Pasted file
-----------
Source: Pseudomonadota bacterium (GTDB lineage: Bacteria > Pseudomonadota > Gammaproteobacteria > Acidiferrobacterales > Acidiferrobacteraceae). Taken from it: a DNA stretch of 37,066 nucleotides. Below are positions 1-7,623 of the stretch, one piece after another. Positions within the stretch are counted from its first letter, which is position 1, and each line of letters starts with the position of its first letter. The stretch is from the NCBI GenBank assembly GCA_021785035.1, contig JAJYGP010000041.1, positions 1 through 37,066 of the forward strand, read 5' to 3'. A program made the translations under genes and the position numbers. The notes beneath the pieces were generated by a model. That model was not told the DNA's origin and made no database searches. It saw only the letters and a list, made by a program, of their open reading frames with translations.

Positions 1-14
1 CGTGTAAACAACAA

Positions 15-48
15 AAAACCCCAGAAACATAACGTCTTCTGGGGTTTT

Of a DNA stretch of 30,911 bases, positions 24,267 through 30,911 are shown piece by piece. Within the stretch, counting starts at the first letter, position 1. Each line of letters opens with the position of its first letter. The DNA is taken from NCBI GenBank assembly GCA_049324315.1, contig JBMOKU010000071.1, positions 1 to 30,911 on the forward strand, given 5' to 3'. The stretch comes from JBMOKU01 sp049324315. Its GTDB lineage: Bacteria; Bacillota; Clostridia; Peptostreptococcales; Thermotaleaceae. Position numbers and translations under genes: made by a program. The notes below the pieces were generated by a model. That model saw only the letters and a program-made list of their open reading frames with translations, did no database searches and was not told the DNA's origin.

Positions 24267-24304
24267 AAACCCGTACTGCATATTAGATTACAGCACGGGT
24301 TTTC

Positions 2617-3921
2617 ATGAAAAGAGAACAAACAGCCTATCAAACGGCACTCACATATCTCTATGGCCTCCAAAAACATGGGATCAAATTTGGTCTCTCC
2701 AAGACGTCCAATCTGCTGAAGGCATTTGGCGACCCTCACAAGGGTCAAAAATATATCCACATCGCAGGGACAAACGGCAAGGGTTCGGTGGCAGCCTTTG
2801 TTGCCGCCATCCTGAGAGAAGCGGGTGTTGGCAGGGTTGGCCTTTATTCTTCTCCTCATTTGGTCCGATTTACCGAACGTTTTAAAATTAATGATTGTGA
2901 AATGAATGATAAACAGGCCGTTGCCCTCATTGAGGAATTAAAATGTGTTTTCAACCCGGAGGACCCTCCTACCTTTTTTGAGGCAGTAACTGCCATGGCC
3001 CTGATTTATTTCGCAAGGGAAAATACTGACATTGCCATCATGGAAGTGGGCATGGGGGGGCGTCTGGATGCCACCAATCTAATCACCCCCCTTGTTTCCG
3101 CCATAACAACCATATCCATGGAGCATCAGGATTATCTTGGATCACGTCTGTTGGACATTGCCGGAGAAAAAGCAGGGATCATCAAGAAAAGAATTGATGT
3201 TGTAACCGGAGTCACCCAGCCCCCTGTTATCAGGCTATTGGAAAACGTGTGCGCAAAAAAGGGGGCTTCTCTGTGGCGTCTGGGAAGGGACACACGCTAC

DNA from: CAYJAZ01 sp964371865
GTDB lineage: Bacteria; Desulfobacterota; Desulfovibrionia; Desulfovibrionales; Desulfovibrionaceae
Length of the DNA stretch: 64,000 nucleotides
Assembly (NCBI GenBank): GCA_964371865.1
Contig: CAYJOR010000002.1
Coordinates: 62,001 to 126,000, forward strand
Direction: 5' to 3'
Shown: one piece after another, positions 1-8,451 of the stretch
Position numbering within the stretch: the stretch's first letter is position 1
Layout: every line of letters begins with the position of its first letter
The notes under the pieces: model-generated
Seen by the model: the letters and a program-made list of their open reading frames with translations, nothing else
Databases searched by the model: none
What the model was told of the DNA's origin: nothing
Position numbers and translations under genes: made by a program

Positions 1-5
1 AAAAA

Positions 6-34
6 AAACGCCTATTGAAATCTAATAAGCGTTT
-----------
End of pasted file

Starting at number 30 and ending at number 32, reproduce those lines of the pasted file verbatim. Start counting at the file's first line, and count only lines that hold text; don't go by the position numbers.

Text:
Databases searched by the model: none
What the model was told of the DNA's origin: nothing
Position numbers and translations under genes: made by a program